★★★ out of four stars

Rating: R for language throughout, including some sexual references.

Theater: St. Anthony Main.

Plenty of filmmakers, alarmed at the rise of Jihadist violence, have made serious movies to help the world come to its senses. The team behind "Four Lions" decided the only way to address the sheer absurdity of suicidal fundamentalism was to out-absurd it. They hit the target dead-on with a dark farce sitting somewhere between "Dr. Strangelove" and "Duck Soup." It will blow you away.

Four inept Islamist radicals in an unnamed English city, eager for the morbid fame that accompanies martyrdom, plot an attack that will redeem their meaningless lives. They order their silver nitrate through Amazon and scheme to evade video surveillance by shaking their heads rapidly, so as to look blurry. Their strategic goals are equally crackers. Barry (Nigel Lindsay), a strident English convert to Islam, thinks it's a brilliant idea to bomb a mosque, thus radicalizing the moderates. British Asian Fessal (Adeel Akhtar) believes he can train crows to be kamikaze bombers. Waj (Kayvan Novak) wants to blow up the Internet, while long-suffering leader Omar (Riz Ahmed) travels to an Al-Qaida training camp, where he spectacularly fails to master the complexities of firing a bazooka. Security forces are on to the plotters, but they are Keystone Kops with SWAT gear.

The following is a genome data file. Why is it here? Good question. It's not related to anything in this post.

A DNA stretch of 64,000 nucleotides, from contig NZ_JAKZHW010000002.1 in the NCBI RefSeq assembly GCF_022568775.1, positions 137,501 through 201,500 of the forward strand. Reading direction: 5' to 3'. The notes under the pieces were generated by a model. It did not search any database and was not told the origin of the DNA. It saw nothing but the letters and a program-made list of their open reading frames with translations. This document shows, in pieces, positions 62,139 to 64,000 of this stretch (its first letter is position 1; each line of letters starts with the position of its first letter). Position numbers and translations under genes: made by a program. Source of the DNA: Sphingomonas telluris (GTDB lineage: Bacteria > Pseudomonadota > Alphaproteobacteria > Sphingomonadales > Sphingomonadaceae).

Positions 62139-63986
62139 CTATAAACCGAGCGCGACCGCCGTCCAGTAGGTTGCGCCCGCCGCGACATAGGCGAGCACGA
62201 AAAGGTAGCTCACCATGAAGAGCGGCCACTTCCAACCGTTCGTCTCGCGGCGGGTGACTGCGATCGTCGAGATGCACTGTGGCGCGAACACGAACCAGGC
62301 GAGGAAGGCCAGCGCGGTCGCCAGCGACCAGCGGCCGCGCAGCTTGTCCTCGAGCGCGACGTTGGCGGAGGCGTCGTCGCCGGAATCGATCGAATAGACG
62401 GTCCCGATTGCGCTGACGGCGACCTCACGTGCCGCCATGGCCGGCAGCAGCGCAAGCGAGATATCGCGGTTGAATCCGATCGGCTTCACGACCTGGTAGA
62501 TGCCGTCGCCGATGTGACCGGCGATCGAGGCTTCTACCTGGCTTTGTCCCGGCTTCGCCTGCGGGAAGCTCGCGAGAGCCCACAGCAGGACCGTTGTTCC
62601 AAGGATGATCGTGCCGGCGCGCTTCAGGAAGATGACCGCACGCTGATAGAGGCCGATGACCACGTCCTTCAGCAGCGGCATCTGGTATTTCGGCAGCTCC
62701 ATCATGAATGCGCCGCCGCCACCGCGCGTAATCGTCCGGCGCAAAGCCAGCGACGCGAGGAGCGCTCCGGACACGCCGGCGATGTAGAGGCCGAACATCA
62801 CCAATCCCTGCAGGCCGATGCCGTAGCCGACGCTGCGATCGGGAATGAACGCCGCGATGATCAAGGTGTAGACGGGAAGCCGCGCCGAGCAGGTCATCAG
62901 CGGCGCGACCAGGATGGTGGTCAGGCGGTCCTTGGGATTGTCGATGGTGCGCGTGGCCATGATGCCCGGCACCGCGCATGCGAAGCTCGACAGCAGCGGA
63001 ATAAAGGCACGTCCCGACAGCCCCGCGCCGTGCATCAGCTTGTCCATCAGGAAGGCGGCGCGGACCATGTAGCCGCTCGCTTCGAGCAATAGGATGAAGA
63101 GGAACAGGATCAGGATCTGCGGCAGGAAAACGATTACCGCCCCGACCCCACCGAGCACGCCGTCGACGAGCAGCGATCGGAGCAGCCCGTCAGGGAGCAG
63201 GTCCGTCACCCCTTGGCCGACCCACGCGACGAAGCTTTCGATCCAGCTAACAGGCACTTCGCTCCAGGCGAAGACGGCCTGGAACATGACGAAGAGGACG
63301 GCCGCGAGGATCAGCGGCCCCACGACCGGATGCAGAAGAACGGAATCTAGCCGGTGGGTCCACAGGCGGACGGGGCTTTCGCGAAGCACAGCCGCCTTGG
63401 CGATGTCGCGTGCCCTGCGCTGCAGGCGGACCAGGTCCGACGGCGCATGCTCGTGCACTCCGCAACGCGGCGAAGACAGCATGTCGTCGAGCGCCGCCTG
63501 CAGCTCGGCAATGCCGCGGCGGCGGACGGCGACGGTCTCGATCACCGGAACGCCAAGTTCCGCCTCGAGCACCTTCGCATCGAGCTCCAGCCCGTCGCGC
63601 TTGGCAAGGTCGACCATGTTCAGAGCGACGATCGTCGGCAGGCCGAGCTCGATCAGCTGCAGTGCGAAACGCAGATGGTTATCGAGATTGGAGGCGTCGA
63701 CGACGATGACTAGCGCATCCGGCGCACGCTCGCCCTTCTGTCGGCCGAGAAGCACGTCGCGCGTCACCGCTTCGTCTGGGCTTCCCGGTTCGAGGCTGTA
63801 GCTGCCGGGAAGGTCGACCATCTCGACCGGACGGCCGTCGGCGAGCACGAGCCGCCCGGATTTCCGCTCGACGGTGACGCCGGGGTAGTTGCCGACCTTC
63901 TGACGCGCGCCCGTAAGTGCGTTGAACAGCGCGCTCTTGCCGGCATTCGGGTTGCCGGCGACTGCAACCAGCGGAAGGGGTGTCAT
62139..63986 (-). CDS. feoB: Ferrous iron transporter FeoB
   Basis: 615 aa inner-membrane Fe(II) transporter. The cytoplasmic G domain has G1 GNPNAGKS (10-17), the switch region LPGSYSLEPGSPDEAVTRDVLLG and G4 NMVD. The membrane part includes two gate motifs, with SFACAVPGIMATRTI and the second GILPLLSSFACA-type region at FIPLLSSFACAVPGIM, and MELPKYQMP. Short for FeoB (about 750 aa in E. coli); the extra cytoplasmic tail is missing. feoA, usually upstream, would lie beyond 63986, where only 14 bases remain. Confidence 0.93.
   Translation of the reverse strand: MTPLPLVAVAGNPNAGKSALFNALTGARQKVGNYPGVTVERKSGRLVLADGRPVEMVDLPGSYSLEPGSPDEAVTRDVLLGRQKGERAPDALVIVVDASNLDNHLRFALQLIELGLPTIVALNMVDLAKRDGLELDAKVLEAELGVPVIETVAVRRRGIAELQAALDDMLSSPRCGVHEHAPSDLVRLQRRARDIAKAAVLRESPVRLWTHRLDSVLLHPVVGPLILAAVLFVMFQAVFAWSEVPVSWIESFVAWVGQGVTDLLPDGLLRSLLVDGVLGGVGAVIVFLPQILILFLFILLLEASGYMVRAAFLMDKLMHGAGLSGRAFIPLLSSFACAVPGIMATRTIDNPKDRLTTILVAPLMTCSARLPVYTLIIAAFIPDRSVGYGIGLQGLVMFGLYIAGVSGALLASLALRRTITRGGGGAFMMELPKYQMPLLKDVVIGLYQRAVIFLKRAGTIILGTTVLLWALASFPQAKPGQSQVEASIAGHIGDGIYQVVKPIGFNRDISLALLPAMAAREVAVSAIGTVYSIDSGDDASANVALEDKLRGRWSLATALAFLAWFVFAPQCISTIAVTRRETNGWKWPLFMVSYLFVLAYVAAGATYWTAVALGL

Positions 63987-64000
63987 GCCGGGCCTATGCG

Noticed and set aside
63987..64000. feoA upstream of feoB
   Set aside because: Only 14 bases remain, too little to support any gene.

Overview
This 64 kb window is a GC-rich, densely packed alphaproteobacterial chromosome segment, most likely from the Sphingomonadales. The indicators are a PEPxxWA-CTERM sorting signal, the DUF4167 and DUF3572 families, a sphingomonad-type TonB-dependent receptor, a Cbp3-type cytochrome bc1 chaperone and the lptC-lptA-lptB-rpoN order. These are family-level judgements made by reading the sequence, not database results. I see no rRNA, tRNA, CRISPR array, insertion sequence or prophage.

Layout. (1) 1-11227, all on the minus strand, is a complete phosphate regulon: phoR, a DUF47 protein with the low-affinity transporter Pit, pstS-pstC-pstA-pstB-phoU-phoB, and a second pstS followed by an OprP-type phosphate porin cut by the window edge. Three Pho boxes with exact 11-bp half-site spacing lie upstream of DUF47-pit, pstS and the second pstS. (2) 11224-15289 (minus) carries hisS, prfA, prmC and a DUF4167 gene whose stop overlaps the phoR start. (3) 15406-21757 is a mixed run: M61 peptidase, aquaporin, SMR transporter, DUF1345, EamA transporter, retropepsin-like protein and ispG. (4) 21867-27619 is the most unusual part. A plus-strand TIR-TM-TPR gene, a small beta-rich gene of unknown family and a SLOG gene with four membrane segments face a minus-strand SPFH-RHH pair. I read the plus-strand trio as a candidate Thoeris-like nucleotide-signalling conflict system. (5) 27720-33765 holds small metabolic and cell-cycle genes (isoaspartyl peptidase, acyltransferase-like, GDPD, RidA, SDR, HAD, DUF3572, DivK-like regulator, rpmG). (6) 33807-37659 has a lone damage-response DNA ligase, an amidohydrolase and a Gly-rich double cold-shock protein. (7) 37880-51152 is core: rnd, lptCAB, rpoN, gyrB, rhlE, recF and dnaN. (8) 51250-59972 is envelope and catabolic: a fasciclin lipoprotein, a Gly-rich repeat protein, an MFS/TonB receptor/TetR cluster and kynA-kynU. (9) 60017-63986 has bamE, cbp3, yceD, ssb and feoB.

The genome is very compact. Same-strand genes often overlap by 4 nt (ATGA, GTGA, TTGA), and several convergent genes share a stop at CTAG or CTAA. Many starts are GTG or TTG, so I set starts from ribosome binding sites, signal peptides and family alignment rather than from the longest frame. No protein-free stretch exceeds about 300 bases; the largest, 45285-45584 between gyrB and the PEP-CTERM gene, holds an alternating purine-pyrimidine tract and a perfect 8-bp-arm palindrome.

The first feature from English comedy icon Chris Morris is a showcase of precision-timed slapstick, deft ideological satire, solid performances and lunatic dialogue that comes fast and thick. A bit too much so for my comfort; the thick-as-fudge accents, slang and Arabic terms trample some of the jokes. That's the only issue I have with this frantic, outrageous and surprisingly touching farce.



★★★ out of four stars

Rating: PG for action violence, some suggestive content, language, mild thematic material and incidental smoking.

Theater: St. Anthony Main.

Thematically similar to "Tron," the English-dubbed Japanime "Summer Wars" has a dozen times the visual imagination and infinitely more heart. The film is a free-flowing amalgam of cyberthriller and high school romcom.

Geeky math Olympian Kenji is tapped by cool, independent classmate Natsuki to play the part of her boyfriend at her great-grandma's 90th birthday celebration. Their vacation at the family's estate tumbles into a virtual wonderland when Kenji cracks a digital code that liberates a self-aware artificial intelligence dubbed Love Machine.

The malicious program grabs control of Oz, a worldwide network linking millions of computers, wreaking havoc in the real world. Kenji, Natsuki and even great-grandma must work fearlessly to prevent disaster.

The scenes set in Japan capture its sweltering summertime heat in traditional hand-drawn anime style while the passages set in Oz explode with epic scale, hallucinatory color and dazzling detail. Countless intensely cute avatars populate this world, like a Hello Kitty convention; vast sports stadiums float weightlessly in space; entire civilizations are stored in digital form. It's a breathtaking image of the kind of global online infrastructure that seems only a few years away.

While the identity of the villains behind Love Machine is a disappointing cliché, for the most part "Summer Wars" is a fresh, entertaining demonstration of what animation and imagination can create.